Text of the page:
Originally posted at the Alaska Dispatch Network on June 20, 2015
Can Alaska Afford to Expand Medicaid? Can It Afford to Trust Obama?
It is hard not to chuckle when you read political satirist P.J. O’Rourke’s observation about the nation’s health care system as Bill and Hillary monkeyed with it: “If you think health care is expensive now, wait until you see what it costs when it’s free.”
He could have been talking about Obamacare or Medicaid, the latest break-the-bank effort to “fix” the system. Since 2010, Barack Obama has lied to Americans about his signature achievement — taking the first, long step toward socialized medicine in an unending, unconstitutional game of three-card monte.
Obamacare is a lie. You can keep your doctor, he said. You can keep your health plan. It will save families $2,500 a year. Costs will not increase; those in need will be able to afford health care. Any of that sound familiar?
Even the bill creating Obamacare, the 2010 Patient Protection and Affordable Care Act mandating Americans buy insurance or be penalized, is a bold lie designed to trick Congress, its fiscal watchdog and the American people.
“This bill was written in a tortured way to make sure CBO (Congressional Budget Office) did not score the mandate as taxes,” Obamacare architect and MIT professor Jonathan Gruber told an audience with a smile. “If CBO scores the mandate as taxes, the bill dies. Call it the stupidity of the American voter or whatever, but basically that was really, really critical for the thing to pass.”
He dismissed the lies as an “advantage” and said he did not care about them — so long as the bill passed.
There are those who want Medicaid expanded in Alaska on Obama’s word. His word, unsurprisingly, is worth zip, nada, squat — and 9.6 million Americans may soon see that, with 8 million of them, the Rand Corp. estimates, ending up without insurance if the Supreme Court in a critical case actually upholds the Constitution and makes the federal government follow the law. The states hit hardest? Florida and Texas. What about Alaska? Such a decision could cost 16,000 Alaskans $8.8 million in insurance subsidies each month.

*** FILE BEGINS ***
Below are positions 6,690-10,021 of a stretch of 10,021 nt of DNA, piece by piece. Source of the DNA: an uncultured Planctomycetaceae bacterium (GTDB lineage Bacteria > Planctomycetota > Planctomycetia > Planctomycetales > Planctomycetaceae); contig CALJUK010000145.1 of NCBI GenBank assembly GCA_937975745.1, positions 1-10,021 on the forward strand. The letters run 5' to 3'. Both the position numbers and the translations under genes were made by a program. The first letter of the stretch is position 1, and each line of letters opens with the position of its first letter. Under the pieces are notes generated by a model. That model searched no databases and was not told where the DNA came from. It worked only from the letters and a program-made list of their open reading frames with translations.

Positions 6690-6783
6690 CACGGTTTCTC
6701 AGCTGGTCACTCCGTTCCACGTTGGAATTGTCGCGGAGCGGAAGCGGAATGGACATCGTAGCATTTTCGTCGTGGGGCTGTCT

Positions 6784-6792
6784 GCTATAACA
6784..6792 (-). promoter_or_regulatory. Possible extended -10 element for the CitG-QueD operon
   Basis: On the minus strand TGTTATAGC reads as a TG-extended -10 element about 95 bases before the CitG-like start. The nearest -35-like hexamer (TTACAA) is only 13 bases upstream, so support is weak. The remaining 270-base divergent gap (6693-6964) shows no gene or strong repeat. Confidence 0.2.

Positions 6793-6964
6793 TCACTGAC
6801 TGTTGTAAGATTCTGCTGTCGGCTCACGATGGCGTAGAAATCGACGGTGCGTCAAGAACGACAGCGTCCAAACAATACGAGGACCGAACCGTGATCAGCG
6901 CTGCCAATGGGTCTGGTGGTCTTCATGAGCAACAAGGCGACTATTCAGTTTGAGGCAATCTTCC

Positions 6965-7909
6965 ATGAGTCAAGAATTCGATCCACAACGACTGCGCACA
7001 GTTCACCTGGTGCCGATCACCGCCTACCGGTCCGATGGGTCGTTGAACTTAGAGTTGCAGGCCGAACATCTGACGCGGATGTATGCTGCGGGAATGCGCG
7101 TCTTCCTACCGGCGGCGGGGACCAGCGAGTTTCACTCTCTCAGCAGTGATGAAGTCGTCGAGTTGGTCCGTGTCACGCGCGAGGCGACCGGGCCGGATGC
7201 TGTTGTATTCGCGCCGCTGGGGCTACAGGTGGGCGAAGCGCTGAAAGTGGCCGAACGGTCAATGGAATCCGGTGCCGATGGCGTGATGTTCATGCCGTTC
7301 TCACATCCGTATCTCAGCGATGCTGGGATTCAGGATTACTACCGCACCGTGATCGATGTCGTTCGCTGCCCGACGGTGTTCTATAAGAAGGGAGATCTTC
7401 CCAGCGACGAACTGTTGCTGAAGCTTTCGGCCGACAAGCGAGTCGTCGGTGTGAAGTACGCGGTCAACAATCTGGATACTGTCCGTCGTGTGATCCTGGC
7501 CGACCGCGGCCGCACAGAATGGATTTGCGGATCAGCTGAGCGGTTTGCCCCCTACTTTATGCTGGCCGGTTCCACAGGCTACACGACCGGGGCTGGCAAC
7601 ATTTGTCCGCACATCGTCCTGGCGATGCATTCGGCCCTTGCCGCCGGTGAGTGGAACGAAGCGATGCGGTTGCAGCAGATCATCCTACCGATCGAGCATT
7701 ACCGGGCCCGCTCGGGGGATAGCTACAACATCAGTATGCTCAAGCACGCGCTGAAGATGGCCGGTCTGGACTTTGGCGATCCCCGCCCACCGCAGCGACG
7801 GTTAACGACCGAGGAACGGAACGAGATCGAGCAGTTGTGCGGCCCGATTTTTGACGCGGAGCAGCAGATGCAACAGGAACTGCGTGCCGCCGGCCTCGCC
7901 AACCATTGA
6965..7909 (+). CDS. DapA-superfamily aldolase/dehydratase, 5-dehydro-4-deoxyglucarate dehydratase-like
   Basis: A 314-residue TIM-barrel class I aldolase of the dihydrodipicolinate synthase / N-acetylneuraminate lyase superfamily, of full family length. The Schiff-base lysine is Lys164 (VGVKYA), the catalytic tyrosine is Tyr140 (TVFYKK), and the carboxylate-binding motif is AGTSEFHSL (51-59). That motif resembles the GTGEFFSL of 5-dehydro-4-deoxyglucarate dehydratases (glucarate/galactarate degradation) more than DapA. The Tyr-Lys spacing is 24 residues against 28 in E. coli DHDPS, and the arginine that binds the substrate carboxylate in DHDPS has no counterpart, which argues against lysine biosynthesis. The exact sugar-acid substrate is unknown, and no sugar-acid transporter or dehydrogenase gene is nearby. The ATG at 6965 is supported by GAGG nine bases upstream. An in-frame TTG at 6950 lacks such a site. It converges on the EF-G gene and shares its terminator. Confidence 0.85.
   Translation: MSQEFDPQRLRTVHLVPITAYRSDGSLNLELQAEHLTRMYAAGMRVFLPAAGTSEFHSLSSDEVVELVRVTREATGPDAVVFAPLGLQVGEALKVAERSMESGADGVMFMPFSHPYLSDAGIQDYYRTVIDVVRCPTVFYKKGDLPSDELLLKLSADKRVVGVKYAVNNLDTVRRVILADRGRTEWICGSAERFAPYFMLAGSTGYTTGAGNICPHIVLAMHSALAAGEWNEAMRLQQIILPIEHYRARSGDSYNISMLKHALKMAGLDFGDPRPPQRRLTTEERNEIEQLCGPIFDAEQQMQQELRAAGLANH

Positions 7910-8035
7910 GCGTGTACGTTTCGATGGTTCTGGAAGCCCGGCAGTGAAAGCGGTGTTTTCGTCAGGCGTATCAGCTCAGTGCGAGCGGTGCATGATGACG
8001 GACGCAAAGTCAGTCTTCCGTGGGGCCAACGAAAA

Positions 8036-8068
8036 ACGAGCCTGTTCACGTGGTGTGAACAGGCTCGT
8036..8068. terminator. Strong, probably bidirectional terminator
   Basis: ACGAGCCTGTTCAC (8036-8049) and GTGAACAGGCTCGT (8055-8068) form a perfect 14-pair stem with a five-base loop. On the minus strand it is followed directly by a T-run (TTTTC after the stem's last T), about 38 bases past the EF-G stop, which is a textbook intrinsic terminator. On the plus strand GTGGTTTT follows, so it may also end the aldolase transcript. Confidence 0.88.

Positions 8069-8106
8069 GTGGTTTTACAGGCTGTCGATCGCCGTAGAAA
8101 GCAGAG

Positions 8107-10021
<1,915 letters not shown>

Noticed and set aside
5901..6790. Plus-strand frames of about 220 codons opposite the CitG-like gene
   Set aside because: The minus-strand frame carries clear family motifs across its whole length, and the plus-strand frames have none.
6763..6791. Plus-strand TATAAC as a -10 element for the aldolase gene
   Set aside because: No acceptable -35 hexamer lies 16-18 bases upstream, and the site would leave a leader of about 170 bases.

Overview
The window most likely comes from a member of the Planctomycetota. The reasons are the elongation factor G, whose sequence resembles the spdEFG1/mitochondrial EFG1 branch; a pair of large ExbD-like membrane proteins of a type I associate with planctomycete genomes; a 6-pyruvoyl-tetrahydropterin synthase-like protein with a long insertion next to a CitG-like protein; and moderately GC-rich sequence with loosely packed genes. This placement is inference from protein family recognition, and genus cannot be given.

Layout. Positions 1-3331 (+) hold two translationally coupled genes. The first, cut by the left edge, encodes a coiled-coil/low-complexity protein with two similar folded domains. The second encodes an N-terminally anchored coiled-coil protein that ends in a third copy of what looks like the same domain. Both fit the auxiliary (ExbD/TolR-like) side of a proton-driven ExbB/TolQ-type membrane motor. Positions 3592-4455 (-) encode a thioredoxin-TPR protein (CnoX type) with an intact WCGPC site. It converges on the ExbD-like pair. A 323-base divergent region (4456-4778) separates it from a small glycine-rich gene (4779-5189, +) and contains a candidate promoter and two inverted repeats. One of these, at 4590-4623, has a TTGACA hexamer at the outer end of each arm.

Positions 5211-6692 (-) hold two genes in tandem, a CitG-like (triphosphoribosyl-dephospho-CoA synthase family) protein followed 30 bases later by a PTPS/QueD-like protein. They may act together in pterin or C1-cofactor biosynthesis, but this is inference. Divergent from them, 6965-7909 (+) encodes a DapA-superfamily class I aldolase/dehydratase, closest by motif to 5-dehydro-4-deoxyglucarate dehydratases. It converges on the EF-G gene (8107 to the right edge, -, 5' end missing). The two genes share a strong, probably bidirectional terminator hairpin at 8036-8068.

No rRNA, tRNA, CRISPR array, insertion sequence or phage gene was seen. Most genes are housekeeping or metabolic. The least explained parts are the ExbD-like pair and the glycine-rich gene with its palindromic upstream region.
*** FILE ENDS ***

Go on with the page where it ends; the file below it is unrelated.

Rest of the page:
It all falls to the Supremes — yes, the same bunch that breathed life into Obamacare by pretending an unconstitutional penalty is a constitutional tax. The court soon will decide King v. Burwell, a case that may gut insurance premium subsidies through federal health exchanges — such as Alaska’s — in at least 34 states.
The affected states declined or failed to establish their own exchanges under Obamacare. The lawsuit plaintiffs agree Congress intended a federal premium subsidy — but only for lower-income Americans who bought insurance on state exchanges. They base that on four words in the Affordable Care Act granting the credits to exchanges “established by the state.”
The Internal Revenue Service, emblematic of this lawless administration, allowed the tax credit for all financially eligible Americans who bought insurance on state-run or federal exchanges.
There have been legal challenges to the IRS action with conflicting outcomes in two different appellate courts — the Fourth Circuit, in King v. Burrell, which favored subsidies in federal exchanges, and a D.C. Circuit three-judge panel that ruled, in Halbig v. Burwell, against them.
If the justices kill the subsidy, the recent Rand Corp. report concludes, eliminating subsidies in all states would cause enrollment in the “ACA-compliant individual market to drop by 13.5 million, or 68 percent, and result in a 43-percent spike in premiums in the individual health insurance market.”
In Alaska, the only two companies left offering such insurance, Premera Alaska and Moda Health, already want hefty increases of 39 percent and 22 percent respectively.
Also at stake for Obamacare backers is the so-called individual mandate, the system’s linchpin that required Americans to buy insurance or pay a “tax.” Without it, with no way to force Americans to buy insurance, Obamacare dies.
Across the board, Obamacare has been problematic, something Alaskans should be thinking about because the same bunch that jammed Obamacare down our throats pretends Medicaid expansion here will be smooth sailing; that the federal government will step up and pay all of the expense until 2016, and then at least 90 percent after that.
In a state with $2 billion in income and $3 billion in wants, a state fighting to the death over cutting only a tiny percentage of its budget, a state with nearly half its annual operating budget already eaten up by the Department of Health and Social Services, can we afford Medicaid expansion?
The real question: Can we trust Barack Obama?
If you can say yes to that, you have a larger problem than expanding Medicaid.
Much larger, indeed.
Paul Jenkins is editor of the AnchorageDailyPlanet.com, a division of Porcaro Communications.